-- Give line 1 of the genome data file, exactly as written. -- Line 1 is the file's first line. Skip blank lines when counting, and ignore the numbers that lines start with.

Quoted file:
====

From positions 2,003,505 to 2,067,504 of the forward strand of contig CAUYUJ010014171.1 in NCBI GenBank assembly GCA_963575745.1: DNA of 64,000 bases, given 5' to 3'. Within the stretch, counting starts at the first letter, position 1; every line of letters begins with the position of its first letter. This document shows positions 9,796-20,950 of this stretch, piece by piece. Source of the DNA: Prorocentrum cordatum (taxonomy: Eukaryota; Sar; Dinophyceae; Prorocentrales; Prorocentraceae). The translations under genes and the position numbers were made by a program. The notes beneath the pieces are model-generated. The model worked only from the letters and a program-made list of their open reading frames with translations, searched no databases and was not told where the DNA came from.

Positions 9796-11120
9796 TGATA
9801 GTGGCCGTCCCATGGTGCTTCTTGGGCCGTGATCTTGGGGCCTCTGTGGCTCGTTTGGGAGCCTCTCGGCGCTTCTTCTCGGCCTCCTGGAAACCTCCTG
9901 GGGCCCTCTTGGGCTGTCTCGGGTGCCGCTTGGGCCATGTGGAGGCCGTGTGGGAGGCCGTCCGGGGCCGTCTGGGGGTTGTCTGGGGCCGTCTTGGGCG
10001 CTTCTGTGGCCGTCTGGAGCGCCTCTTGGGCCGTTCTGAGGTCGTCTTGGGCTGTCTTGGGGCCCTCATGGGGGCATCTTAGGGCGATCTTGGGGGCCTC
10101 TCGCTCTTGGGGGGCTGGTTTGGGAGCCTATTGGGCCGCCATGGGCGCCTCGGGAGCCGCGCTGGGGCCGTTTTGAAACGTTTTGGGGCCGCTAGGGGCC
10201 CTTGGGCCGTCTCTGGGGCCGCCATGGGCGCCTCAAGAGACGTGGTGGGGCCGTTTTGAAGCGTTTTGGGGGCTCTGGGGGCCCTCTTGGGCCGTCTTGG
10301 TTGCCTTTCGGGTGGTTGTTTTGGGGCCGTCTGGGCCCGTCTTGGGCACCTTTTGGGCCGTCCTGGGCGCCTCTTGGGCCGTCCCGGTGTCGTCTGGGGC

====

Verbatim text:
From positions 2,003,505 to 2,067,504 of the forward strand of contig CAUYUJ010014171.1 in NCBI GenBank assembly GCA_963575745.1: DNA of 64,000 bases, given 5' to 3'. Within the stretch, counting starts at the first letter, position 1; every line of letters begins with the position of its first letter. This document shows positions 9,796-20,950 of this stretch, piece by piece. Source of the DNA: Prorocentrum cordatum (taxonomy: Eukaryota; Sar; Dinophyceae; Prorocentrales; Prorocentraceae). The translations under genes and the position numbers were made by a program. The notes beneath the pieces are model-generated. The model worked only from the letters and a program-made list of their open reading frames with translations, searched no databases and was not told where the DNA came from.